The Ohio State secondary will need to know where Jenkins is at all time, because if he gets matched up on a linebacker, there needs to be help immediately. Ohio State will be playing this game without one of their three top cornerbacks—Dominic Clarke, so the play of starters Bradley Roby and Travis Howard becomes even more important.
Earlier in the week Roby said of Jenkins that he was “decent” and “nothing special, really”, and it's likely that those words made their way back to Champaign. Keep an eye on the matchup between Roby and Jenkins, because there will surely be some fireworks one way or another.
Scheelhaase has only thrown three interceptions this season, and that number will need to increase this weekend if the Buckeyes are going to win. The Illini have lost eight fumbles, however, and they average over two fumbles per game. If the Buckeye defense focuses on getting Illinois to put the ball on the ground the Illini should comply a time or two.
Illinois has yet to do anything in the return game this season. They have talented players, but the blocking hasn't allowed for any big plays. The longest kickoff return is 29 yards and the longest punt return is just eleven yards. The Buckeyes can't give Illinois any free yards on Saturday, and it starts in kick coverage.
Placekicker Derek Dimke is 7-7 on field goals, and is 36-41 in his career. He's as accurate as you'll find in the Big Ten from short distances. Punter Justin DuVernois is averaging just 38.2 yards per punt, and his long is only 49 yards. There are certainly opportunities here for the Buckeyes to win the hidden yardage battle.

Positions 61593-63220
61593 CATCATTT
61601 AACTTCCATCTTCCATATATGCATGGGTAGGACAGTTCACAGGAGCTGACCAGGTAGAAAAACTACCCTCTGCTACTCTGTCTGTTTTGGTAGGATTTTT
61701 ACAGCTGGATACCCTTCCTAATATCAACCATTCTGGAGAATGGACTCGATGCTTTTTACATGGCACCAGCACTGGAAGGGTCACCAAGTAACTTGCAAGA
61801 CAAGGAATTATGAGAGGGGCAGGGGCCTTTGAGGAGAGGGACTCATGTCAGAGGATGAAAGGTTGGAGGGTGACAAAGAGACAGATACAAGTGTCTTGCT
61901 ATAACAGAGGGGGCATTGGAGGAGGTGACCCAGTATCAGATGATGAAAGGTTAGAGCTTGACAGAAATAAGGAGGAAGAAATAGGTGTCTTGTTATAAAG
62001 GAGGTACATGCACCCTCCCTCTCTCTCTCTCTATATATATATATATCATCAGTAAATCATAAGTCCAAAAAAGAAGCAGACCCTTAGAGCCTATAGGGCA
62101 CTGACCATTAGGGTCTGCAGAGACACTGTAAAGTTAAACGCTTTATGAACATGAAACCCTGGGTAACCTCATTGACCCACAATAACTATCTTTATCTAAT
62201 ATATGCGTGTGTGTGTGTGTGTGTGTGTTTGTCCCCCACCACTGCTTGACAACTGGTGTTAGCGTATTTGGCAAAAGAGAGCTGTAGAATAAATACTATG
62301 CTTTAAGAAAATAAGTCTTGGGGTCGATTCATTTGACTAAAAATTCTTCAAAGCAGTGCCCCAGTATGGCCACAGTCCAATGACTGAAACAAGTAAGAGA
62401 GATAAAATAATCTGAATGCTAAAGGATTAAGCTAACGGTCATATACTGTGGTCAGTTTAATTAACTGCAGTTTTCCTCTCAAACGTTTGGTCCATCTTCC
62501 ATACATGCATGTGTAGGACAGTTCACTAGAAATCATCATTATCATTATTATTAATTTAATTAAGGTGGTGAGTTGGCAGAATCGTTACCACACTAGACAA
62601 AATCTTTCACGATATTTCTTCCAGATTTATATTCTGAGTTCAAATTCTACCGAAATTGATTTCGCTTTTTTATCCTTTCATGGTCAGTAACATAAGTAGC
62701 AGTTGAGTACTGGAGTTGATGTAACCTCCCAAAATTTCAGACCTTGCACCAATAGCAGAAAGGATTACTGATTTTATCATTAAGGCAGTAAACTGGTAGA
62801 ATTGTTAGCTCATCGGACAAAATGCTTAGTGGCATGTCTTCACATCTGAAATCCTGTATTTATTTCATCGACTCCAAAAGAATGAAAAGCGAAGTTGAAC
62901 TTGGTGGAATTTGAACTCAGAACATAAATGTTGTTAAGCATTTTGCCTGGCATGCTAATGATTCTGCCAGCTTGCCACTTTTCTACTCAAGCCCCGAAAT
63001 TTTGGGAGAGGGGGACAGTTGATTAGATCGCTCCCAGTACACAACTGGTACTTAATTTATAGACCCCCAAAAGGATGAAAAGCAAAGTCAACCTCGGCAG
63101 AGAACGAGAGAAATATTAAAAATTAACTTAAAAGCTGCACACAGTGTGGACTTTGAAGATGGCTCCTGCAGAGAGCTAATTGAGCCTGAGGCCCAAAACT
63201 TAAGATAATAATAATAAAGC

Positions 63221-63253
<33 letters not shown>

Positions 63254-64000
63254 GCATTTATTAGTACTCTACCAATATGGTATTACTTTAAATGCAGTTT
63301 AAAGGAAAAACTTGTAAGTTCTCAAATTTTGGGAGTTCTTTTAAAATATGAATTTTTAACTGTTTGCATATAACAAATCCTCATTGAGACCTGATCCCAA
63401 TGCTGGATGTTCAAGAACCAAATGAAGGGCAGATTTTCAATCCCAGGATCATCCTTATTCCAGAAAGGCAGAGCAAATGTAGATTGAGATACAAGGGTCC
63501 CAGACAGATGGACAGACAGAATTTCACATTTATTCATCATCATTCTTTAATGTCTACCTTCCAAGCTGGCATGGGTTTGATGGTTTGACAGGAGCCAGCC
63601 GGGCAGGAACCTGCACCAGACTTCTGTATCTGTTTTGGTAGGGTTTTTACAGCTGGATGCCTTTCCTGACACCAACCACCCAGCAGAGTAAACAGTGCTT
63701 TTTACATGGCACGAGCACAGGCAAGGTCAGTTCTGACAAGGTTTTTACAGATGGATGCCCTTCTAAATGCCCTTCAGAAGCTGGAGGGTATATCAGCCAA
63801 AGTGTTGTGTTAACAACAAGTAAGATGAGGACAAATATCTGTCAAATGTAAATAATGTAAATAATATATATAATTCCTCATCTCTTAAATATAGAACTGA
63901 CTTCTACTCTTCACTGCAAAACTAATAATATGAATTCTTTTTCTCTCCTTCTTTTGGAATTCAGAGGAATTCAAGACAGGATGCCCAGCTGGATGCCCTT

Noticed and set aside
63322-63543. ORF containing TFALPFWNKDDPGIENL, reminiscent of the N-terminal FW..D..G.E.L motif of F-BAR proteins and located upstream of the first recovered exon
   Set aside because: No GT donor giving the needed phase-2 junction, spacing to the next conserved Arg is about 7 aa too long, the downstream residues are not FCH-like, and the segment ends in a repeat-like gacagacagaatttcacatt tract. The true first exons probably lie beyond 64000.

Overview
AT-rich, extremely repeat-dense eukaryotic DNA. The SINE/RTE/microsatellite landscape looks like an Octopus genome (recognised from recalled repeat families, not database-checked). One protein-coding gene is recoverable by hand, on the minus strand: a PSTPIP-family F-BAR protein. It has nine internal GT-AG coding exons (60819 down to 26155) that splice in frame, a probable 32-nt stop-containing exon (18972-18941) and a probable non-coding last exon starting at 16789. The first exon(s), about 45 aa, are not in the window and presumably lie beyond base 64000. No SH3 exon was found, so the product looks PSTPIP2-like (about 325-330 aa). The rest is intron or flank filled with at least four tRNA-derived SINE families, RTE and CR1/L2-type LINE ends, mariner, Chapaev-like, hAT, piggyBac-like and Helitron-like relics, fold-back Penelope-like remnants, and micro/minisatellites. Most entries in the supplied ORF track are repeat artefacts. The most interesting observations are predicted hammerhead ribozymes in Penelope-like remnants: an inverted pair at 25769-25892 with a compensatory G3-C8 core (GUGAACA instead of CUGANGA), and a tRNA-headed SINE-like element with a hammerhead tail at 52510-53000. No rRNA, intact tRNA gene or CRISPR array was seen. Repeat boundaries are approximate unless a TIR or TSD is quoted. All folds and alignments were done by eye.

When Ohio State Has The Ball
Last week freshman quarterback Braxton Miller had to leave the Nebraska game due to an ankle injury. When he left, the Buckeyes were up by 14 points and had the ball. The Huskers would then go on to score 21 unanswered points over the game's final 17 minutes to steal one from Ohio State. While Miller may be just a freshman, it's apparent how important he is right now to this team's success.
Two weeks ago against Michigan State, Miller was rendered moot by the Spartans' blitzing defense. Last week against Nebraska, the Huskers blitzed sparingly. By no coincidence, Miller and the Ohio State offense were much more effective against Nebraska. When they did blitz, Miller made them pay for it by taking off upfield and getting good yards on the ground. Illinois likes to attack as well, but was last week proof that Miller is much more ready to handle such things this week?
One thing that the Buckeyes had going for them against Nebraska that they will have again against Illinois is left tackle Mike Adams. He made everything better last week and Miller had plenty of time to look for receivers. That was something that was not afforded him against Michigan State.
Though to be sure, Adams will have his hands full with Illinois' defensive ends. Whitney Mercilus is leading the nation in sacks with 8.5. His bookend, bandit Michael Buchanan has 4.5 himself. Defensive tackles Glenn Foster and Akeem Spence are both solid and a large reason why Illinois is giving up just 79.7 yards rushing per game which is second best in the conference.
Boom Herron, who led the Buckeyes in rushing last year with 1,155 yards rushing and 16 touchdowns, returns this week. He provides the vision and burst that the Buckeyes have missed. Don't expect him to start, however—that will likely go to either Jordan Hall or Carlos Hyde.
Hyde has rushed for 400 yards, including 104 yards on just 13 carries last week at Nebraska. He needs to see the ball more, and against this defensive front, his frame (6-0 238) seems perfectly suited for such carnage.
The Buckeyes will try to control the defensive ends at times with the read option. However, coming off of his ankle injury last week, the coaches might be concerned about giving Miller too much weight to bear, but right now Miller's best asset is his feet, and he has to be allowed to play his game.